"His third book, Airstream Land Yacht (2006), marks a thematic break, if not a formal one. It is also much of an improvement. The poems are still about the world around the poet, but that world is more thoughtful, more abstract, less linear, even as it maintains its locality. The music of Babstock's lines is still more important than their meaning (or else he wouldn't try to get away with lines like 'We can't know what things mean / in the place / where they're meant'), but the music is subtler." Evan Jones on Ken Babstock and others • PN Review
"[Ezra] Pound and [Charles] Olson drive toward a choice that would proclaim, make women coequal with men. Then they turn the car. They just veer right off and you can see it happening. You see Pound kind of wobble." Rachel Blau DuPlessis in conversation with Andy Fitch • Conversant
"When I ask about poetry’s purpose, and whether it needs to be rescued, his reply reassures. “What’s the purpose of a sport like hockey or a video game like Halo 3?”" Kimberley Bourgeois on Carmine Starnino • Montreal Review of Books
"Pollock’s book—though it certainly espouses its aesthetic ideals with a firmness that will rankle with both those whose poetics stand at odds with them and, more moderately, those less willing to make hard-and-fast evaluative judgments—provides both a series of unusually nuanced and intelligent takes on individual poets and volumes and, taken as a whole, an erudite accounting of Canadian poetic identity in the late twentieth- and early twenty-first centuries." Stewart Cole • The Urge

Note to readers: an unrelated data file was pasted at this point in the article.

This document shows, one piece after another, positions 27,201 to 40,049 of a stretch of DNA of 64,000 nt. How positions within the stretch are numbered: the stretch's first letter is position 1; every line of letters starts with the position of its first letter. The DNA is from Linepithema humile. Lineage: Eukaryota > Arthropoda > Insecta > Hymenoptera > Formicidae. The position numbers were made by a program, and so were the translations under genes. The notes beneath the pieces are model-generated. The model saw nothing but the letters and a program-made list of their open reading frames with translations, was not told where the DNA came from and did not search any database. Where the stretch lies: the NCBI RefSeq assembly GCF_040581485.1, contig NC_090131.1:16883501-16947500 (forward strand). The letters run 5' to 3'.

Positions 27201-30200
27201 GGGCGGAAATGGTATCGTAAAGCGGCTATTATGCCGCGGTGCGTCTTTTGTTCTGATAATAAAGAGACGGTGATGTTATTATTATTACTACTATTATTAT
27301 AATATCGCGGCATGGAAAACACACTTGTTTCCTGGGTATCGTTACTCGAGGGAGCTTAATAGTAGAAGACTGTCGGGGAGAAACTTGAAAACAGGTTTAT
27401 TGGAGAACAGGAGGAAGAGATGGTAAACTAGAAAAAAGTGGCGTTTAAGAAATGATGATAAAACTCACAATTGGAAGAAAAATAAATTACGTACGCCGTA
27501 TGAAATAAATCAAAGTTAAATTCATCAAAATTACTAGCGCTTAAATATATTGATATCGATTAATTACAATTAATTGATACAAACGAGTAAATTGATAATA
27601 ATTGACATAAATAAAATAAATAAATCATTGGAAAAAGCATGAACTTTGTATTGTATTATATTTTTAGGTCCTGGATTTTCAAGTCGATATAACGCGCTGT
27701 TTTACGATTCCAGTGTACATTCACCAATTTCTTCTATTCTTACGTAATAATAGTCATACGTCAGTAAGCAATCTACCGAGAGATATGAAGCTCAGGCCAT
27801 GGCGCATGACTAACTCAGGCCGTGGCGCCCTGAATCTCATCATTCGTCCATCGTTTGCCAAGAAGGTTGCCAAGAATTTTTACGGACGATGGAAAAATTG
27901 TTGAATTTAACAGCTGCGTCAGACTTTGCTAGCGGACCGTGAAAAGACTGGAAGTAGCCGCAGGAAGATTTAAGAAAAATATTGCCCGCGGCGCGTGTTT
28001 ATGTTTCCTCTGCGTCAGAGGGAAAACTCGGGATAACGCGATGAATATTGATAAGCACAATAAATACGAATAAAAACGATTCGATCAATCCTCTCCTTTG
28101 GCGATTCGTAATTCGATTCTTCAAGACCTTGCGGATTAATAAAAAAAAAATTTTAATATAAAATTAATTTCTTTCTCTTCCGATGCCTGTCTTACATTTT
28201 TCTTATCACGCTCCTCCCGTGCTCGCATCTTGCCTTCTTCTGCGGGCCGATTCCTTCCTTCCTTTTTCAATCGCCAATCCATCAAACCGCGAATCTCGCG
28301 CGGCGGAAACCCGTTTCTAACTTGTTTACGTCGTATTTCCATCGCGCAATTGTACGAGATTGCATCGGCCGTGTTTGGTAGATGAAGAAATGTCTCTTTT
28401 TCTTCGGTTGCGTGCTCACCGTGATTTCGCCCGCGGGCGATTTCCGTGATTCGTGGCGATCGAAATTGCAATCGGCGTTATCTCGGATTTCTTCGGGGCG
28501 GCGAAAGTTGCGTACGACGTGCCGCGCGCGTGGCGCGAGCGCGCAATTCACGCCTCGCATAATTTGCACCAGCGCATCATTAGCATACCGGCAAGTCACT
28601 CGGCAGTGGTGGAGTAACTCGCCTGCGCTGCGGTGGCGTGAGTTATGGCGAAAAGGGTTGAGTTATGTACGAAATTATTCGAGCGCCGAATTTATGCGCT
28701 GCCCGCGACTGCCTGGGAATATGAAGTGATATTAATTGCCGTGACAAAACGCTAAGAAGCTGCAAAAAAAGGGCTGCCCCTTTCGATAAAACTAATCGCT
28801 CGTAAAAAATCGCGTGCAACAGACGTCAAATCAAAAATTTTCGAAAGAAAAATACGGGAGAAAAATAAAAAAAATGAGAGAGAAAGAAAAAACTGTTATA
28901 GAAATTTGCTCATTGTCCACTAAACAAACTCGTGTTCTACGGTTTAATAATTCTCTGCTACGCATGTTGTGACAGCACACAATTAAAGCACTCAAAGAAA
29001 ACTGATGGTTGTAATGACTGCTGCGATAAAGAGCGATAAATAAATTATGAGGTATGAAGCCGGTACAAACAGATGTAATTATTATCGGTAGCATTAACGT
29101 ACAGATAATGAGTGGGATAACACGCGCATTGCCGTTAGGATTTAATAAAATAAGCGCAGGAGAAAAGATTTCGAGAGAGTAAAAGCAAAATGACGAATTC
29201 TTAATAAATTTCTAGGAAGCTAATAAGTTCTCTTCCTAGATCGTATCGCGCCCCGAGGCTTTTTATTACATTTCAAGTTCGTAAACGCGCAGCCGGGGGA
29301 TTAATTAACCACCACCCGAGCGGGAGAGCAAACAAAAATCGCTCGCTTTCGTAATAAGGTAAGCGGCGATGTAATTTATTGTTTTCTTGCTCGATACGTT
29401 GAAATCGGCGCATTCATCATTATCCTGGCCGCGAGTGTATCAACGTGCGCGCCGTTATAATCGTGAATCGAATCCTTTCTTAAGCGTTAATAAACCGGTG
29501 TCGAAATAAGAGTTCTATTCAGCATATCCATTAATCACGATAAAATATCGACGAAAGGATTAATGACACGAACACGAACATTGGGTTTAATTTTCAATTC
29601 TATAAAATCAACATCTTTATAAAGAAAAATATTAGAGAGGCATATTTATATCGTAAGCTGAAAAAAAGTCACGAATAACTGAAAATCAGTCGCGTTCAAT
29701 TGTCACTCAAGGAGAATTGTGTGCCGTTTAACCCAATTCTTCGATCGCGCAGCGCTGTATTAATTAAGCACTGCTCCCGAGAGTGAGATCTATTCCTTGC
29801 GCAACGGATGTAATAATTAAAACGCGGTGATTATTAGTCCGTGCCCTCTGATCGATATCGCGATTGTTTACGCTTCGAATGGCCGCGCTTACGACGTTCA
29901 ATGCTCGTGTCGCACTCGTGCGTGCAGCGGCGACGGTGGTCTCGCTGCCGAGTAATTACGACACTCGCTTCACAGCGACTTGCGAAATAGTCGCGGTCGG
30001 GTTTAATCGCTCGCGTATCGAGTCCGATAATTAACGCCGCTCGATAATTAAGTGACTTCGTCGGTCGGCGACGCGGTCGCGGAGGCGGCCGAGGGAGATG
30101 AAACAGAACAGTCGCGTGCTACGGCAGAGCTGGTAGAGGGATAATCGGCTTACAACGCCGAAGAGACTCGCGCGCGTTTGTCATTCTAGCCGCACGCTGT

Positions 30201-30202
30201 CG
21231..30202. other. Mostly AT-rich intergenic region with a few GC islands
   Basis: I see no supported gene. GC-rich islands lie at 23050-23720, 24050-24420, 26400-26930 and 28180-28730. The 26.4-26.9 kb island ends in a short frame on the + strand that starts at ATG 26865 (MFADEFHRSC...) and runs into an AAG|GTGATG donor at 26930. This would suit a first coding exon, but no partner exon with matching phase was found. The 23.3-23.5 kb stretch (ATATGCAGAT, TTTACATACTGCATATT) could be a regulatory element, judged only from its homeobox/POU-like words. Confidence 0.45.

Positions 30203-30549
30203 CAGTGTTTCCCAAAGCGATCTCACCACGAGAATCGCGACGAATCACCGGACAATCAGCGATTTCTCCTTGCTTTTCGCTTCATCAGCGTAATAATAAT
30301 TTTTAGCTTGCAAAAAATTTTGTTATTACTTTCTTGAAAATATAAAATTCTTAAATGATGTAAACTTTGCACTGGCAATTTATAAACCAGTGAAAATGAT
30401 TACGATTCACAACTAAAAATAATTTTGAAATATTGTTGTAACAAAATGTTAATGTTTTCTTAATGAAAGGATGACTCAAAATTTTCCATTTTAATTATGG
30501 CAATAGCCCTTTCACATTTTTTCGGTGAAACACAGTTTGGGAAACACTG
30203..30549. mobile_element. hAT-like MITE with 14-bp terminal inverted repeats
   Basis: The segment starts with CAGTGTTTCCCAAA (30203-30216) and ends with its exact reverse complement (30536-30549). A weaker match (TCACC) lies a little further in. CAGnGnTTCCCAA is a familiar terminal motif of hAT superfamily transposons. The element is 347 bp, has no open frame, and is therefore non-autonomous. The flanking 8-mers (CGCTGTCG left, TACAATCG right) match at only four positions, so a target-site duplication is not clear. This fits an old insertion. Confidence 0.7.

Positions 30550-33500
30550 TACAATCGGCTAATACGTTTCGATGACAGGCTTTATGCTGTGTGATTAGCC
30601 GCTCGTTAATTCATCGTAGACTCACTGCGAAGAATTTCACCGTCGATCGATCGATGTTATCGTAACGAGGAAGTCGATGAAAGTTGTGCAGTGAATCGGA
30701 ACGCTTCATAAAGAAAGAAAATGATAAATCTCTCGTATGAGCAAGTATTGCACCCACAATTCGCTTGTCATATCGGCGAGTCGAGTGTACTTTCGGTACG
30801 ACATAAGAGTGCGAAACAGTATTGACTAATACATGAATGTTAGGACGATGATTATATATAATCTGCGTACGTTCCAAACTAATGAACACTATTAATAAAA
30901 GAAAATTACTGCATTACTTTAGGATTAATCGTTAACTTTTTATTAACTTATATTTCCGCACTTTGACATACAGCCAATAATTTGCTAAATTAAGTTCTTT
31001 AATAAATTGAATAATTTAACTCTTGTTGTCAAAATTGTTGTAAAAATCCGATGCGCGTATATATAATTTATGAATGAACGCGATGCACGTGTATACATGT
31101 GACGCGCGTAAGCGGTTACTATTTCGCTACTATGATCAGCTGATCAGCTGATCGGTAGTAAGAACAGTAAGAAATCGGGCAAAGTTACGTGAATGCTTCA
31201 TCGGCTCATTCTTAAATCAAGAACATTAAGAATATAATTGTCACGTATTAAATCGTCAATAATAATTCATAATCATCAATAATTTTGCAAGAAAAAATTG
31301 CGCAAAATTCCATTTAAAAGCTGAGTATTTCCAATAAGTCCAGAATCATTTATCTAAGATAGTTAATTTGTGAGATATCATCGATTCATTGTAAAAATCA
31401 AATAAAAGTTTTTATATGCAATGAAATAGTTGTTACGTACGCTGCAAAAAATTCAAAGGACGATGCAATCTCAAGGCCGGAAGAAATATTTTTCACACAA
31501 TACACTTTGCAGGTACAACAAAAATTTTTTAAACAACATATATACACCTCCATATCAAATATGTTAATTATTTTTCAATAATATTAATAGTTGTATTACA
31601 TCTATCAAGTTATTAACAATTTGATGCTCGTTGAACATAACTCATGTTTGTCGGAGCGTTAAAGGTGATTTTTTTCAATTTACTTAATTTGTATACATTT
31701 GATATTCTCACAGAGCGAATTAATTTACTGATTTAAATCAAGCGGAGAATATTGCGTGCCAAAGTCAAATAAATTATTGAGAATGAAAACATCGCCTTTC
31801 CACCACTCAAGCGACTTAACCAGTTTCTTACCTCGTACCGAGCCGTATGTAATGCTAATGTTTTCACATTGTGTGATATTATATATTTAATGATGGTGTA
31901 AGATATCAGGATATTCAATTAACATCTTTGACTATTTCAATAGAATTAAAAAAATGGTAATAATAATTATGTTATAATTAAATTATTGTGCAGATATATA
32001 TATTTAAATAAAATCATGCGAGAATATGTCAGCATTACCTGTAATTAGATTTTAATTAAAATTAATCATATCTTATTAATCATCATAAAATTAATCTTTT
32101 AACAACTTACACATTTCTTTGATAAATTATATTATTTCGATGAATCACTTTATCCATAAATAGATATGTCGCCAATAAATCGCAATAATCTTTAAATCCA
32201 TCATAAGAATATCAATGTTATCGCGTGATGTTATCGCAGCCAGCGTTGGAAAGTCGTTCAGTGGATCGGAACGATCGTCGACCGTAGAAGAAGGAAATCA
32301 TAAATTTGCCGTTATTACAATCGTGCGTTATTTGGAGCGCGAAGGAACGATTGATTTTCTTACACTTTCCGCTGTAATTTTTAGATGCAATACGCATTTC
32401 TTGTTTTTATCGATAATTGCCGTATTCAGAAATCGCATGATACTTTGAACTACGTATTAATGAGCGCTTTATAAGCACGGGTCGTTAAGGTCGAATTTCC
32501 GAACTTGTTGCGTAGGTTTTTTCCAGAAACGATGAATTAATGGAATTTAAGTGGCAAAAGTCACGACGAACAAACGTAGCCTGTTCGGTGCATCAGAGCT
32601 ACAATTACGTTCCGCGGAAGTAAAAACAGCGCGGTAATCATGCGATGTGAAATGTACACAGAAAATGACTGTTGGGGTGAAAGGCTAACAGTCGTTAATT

"'Be regular and orderly in your life like a bourgeois, so that you may be violent and original in your work,' advised [Gustave] Flaubert. [Charles] Baudelaire did precisely the opposite." Stephen Akey • The Millions
"Rather than spending one’s time and energy defending the value of any given genre or mode, one might instead focus on imparting a sense of maximum permission and agency to go wherever it feels hottest to go, come whatever small-minded or misogynist opprobrium may." Roundtable discussion with Eula Biss, Sarah Manguso, Maggie Nelson, and Allie Rowbottom • Gulf Coast
"Spring should be a time of portents and premonitions, winged harbingers (“I dreaded that first Robin, so,” as Emily Dickinson put it with characteristic ambivalence) and new beginnings." Christopher Benfey on stichomancy • NYRB
"English poetry has taken an Oulipian turn of late, not just in Francis's work but that of Matthew Welton, Jon Stone and Jeremy Over [...] The risk is that whimsy or stylisation become ends in themselves and short-circuit these poems' capacity for drama." Aingeal Clare on Matthew Francis • Guardian
"Like a court jester, postmodern poetry may have been accommodated by the 'establishment' more than vilified by it." Peter Monaghan • Chronicle of Higher Education
"To be sure, RS Thomas was no bon vivant, but the prevalent caricature of the poet fails to acknowledge and even threatens to mask the quality of his verse." Alister Wedderburn • Standpoint
"In 1957, [Siegfried Sassoon] was delighted to find a modern poet whose work – with some reservations – he liked: Philip Larkin. He nevertheless confessed: 'O, the relief of getting back to Wordsworth from these "modern consciousness" acrobatics which meet my eye everywhere. It is like living out of doors in the country after attending a party of jabbering gin drinkers'." Peter Parker • TLS

"Should we conclude, then, that Catullus is playing literary games when he seems to be being serious about his feelings, and being serious about politics when he seems to be playing literary games?" GC Trimble • TLS